It’s befitting of our special times that both sides in a heated argument are dumb enough to miss the point. This column could feature about 50 subjects following that opening sentence. But this particular instance refers to the entire world and how we go about hating it. That’s special because it encompasses everything.
The debate over nationalism versus globalism is a markedly fatuous argument that actually explains how we got here pretty well. Pitch the assumption America is nothing special pitched against the notion that same country too special to be threatened by cheaper junk made in contemporary sweatshops. That’s not what we mean by the good old days.
Conflating a strong government with a swell America is actually more rotten than anything Barack Obama pimped, as he didn’t bother to pretend he was fond of this place. Presuming the president will grant jobs taken by scheming foreign powers is the new thing you can’t argue. Do you not want work, pinko? It’s like liberals claiming you hate the arts for believing the government shouldn’t subsidize them. I don’t find it more fun having occasionally voted for the same candidates as those now explaining why we’re unmutual.
I dream of returning to a world where Sean Hannity isn’t the president’s intellectual ally. Way back in 2016, Washington was a bully like every other capital because the White House was centralizing to get in line with the rest of the stupid world. The election meant there was to be no more arrogance accompanying apologies for our nation’s existence. But herpes was replaced by syphilis. Nothing got better as suspicion of international free markets took hold. Shrewd Americans are supposed to sucker other countries during negotiations. Instead, we let a president who isn’t very good at it despite boasts to the contrary do the non-work on our behalf. When did we get so lazy?
Those who loathe globalism would struggle to define it. They’re too busy cussing about today’s trading partner-turned-enemy to worry about explaining just why exchanging products with anyone willing to deal is thinning their wallets. In the tradition of thinking the only choices were Jeb or a titan who couldn’t profit owning slot machines, Trump fans conflate Obama’s perverse view that America is just one random country with Breitbart-style conspiracies about unfettered commerce harming our factories. Disregard the snarling about Hebrews and the Alex Jonesian tone to focus on how sad the notion that worldwide financial interaction will doom us. Some Americans are only willing to compete intramurally.
Treating the ability to buy and sell merchandise anywhere on Earth as the source of villainy is sure to spur prosperity. Any pecuniary soothsayer who says otherwise is a fraud. You’re far too concerned with followup questions when you should be compiling a list of countries whose goods we should incinerate. Never mind that they’re already purchased, as the taint of foreign influence can infect erstwhile patriotic American toilers. Next thing you know, there’ll be ethnic stalls at the food court, and only Reds eat with sticks.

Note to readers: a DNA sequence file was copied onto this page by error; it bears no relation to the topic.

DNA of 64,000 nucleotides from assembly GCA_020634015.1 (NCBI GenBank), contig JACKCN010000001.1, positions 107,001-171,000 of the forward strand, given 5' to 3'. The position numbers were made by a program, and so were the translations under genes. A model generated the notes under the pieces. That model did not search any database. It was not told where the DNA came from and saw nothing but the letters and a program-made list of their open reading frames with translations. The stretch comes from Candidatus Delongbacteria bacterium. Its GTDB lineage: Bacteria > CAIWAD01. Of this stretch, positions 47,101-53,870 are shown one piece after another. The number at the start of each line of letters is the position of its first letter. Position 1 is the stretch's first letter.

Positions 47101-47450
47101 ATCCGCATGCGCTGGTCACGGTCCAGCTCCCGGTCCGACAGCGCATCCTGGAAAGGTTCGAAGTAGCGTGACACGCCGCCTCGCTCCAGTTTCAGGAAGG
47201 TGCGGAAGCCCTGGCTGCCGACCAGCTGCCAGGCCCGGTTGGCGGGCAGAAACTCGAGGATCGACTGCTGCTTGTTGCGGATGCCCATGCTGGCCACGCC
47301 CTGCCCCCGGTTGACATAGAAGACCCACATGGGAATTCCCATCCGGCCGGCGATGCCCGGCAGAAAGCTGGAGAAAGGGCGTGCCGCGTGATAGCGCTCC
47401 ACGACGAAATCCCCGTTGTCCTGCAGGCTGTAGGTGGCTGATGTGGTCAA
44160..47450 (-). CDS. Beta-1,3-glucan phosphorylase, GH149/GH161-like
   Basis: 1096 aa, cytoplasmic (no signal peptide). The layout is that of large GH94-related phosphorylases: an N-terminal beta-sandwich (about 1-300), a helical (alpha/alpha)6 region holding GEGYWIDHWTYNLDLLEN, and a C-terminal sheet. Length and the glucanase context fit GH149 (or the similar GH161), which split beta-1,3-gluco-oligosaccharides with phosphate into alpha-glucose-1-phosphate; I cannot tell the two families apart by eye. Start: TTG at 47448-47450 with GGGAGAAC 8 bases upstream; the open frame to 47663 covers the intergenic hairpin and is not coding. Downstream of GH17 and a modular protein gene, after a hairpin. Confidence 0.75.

But maybe inferior countries don’t need to be demonized. If Mexico’s really that lame, we shouldn’t have to fear trading with them. In fact, their economy might improve enough to convince people to stay, which would reduce the need for a wall that’s never getting built.
The same government that’s shoved around businesses is going to make them productive as an apology. Forget producing anything worthwhile: the government doesn’t need to bother with locating purchasers. Or just blame the existence of imports. Anger may be justified. But that doesn’t mean the angry know what caused the boiling or how to reduce heat.
As with so many things in these exquisitely preposterous times, the reaction to the initial failure is often as problematic. Take responding to the thoroughly horrific Obama presidency with someone who proves instinct won’t always steer you in the right direction. A leader who thinks America’s strength stems from vigorous protectionism may not have studied history carefully, if “carefully” means “for a second.” The same guy with distorted views of what embodies wealth and class may not offer anything more than superficial assistance. That black glass is so sleek that the owner must be rich.
A truly strong America doesn’t need trade barriers to make nice things. The whole point is being able to compete without them. Doesn’t Trump think we can do that? Challenge his manhood so his insecurities cause him to respond. A laid-back vibe should also be applied to an excessively active government that’s proven it’s to commerce what Shia LaBeouf is to the Oscars. Instead, your president will be punishing companies for leaving, which really is the best way to inspire loyalty.
Both twisted philosophies revolve around touting meager gains and expecting us to never ask about the costs. And adherents of both would claim they’re not philosophies. Skittish replies to normal conditions always leads to harebrained reflexes that aren’t worth the price. From thinking other countries are better than us to thinking other countries don’t deserve to engage in commerce with us, progress can take many unique forms.